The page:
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Home / Business / Two lawsuits accuse Elon Musk of making false statements to boost the Tesla share price

Two lawsuits accuse Elon Musk of making false statements to boost the Tesla share price



  What happens when Tesla becomes private?

Two new lawsuits accuse Tesla and his CEO Elon Musk of violating the federal securities law by allegedly making false statements to boost the company's share price.

The complaints filed this week at the San Francisco Federal Court require Musk to mislead investors when he said on Twitter that he had secured the funding Tesla ( TSLA ) to take privately.

It accelerated Tesla's share price immediately. But in the days after that, it lost most of its gains and responded, at least in part, to reports by Bloomberg and the Wall Street Journal that the Federal Securities and Exchange Commission investigated Musk's claim.

Tesla did not want to comment on this story.

One of the lawsuits filed by shareholder Kalman Isaacs is seeking class action status for investors who bought Tesla shares on August 7 and August 8. Another lawsuit filed by William Chamberlain demands class action lawsuits for those who have bought or sold Tesla shares between 7 and 1

0 August.

Both lawsuits accused Musk or Tesla of violating short sellers with false information.

"It is clear that the Defendant Musk has materially provided false and misleading information regarding the Going Private Transaction in order to seek personal revenge and squeeze out the short sellers who allegedly plagued him for months," Isaacs claims Conditions.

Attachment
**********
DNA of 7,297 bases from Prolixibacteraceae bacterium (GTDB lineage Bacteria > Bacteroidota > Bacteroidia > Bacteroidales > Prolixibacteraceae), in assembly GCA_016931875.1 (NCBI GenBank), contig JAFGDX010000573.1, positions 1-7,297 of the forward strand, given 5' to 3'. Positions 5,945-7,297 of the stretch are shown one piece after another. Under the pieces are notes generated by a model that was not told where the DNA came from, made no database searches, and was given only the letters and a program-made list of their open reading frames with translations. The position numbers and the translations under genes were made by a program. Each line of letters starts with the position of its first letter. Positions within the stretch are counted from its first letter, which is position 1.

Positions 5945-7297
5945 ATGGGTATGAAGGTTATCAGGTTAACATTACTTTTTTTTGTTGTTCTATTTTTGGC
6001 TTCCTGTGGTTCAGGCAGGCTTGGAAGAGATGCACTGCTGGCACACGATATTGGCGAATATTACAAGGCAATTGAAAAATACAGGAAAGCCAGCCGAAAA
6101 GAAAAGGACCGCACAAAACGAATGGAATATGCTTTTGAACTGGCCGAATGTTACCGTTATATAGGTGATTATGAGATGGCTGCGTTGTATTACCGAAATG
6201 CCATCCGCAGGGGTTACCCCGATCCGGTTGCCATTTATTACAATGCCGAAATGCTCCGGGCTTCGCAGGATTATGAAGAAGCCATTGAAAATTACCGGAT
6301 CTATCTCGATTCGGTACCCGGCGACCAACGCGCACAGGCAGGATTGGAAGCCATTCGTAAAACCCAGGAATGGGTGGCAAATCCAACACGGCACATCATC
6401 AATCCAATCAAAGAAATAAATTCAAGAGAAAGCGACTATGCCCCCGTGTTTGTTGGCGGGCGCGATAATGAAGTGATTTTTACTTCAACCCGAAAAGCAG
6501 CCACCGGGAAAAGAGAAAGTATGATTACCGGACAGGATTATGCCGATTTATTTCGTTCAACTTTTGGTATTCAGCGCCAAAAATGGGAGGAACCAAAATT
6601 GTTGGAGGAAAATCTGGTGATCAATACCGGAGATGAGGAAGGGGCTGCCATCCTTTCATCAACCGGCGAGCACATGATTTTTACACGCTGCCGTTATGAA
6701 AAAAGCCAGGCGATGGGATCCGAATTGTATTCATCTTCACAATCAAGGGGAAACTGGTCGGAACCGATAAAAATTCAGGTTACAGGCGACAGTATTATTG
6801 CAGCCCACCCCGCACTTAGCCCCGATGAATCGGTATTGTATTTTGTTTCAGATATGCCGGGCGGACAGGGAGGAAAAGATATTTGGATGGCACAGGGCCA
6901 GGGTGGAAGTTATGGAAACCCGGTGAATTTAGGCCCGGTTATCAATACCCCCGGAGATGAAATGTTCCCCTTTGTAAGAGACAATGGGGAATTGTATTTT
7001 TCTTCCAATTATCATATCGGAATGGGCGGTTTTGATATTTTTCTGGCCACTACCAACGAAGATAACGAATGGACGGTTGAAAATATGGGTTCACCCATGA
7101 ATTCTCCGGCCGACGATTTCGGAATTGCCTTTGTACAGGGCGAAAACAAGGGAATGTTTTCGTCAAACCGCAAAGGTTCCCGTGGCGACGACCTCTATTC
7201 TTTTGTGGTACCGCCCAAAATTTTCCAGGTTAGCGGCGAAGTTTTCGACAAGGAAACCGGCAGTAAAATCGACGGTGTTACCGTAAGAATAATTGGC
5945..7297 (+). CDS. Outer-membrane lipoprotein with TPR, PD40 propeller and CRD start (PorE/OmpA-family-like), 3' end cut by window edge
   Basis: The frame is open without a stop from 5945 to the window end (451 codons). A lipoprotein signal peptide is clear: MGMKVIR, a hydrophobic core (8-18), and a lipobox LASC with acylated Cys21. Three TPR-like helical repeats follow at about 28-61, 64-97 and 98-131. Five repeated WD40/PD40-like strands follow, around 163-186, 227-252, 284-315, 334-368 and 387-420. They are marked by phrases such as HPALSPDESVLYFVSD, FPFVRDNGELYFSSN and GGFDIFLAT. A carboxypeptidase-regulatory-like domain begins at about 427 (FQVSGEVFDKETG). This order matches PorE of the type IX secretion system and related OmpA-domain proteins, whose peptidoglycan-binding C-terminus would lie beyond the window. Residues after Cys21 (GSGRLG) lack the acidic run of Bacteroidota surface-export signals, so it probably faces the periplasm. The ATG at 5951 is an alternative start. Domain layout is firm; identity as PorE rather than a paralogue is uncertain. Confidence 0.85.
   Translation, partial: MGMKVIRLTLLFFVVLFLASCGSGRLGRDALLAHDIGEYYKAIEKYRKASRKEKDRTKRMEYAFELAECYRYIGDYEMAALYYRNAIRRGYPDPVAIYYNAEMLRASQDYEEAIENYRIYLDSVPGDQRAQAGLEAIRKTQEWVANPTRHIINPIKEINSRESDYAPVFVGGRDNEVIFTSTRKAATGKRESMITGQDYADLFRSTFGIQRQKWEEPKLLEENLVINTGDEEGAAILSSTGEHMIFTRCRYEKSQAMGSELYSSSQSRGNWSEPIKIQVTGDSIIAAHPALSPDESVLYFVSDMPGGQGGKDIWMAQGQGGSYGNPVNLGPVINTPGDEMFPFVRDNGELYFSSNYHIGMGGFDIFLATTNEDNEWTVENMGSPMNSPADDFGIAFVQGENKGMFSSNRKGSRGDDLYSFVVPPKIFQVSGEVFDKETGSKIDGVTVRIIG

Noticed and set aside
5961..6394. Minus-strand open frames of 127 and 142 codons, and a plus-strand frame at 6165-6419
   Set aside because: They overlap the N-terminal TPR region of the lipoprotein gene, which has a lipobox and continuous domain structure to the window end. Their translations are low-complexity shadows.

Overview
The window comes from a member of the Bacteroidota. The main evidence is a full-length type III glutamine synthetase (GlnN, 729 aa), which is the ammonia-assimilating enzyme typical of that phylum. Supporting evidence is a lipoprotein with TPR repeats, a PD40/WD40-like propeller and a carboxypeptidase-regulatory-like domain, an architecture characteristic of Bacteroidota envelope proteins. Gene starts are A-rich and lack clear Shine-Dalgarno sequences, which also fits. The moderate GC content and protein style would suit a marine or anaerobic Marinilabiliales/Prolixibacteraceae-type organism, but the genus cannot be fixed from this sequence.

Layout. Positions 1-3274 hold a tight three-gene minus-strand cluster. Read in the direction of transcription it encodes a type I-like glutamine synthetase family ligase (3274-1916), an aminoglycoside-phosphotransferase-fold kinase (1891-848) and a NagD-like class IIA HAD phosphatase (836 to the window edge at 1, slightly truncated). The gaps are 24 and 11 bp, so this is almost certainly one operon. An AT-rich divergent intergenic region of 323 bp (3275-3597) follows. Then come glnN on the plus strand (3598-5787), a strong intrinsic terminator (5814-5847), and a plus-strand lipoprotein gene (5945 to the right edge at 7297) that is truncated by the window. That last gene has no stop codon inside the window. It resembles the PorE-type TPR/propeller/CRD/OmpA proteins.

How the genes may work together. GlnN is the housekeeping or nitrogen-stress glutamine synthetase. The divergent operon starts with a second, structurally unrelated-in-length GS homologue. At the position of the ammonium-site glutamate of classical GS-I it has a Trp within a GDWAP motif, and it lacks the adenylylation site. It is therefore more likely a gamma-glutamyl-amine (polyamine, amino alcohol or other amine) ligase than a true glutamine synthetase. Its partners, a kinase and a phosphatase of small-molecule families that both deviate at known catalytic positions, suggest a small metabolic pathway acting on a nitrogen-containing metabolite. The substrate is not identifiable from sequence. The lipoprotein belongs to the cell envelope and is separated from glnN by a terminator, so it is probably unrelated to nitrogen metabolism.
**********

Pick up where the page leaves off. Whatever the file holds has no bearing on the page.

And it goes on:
Short sellers are investors who bet against a company and pay attention that the stock price falls. Tesla is the shortest company on Wall Street, and Musk has talked a lot about his dissatisfaction with short sellers.

He has accused her of manipulating the press by planting stories that cast Tesla in a bad light.

One expert, Jill Fisch, a professor of business law at the University of Pennsylvania Law School, said Chamberlain's and Issac's claims were successful only if they could prove that Musk and Tesla did not actually finance the transaction searched or "secured".

Even a "preliminary commitment" with an investor or bank would be enough to support the idea that Musk's statements were made in "good faith," Fisch said. So, even if Musk had posted the tweet in the hope of harming short sellers by increasing the Tesla stock price, it would not be illegal if it were not untrue, she said.

"The aim of the Securities Law is to provide the capital markets with accurate information and the motivation of the people is really irrelevant," said Fisch.

CNNMoney (New York) First published August 11, 2018: 5:59 pm ET


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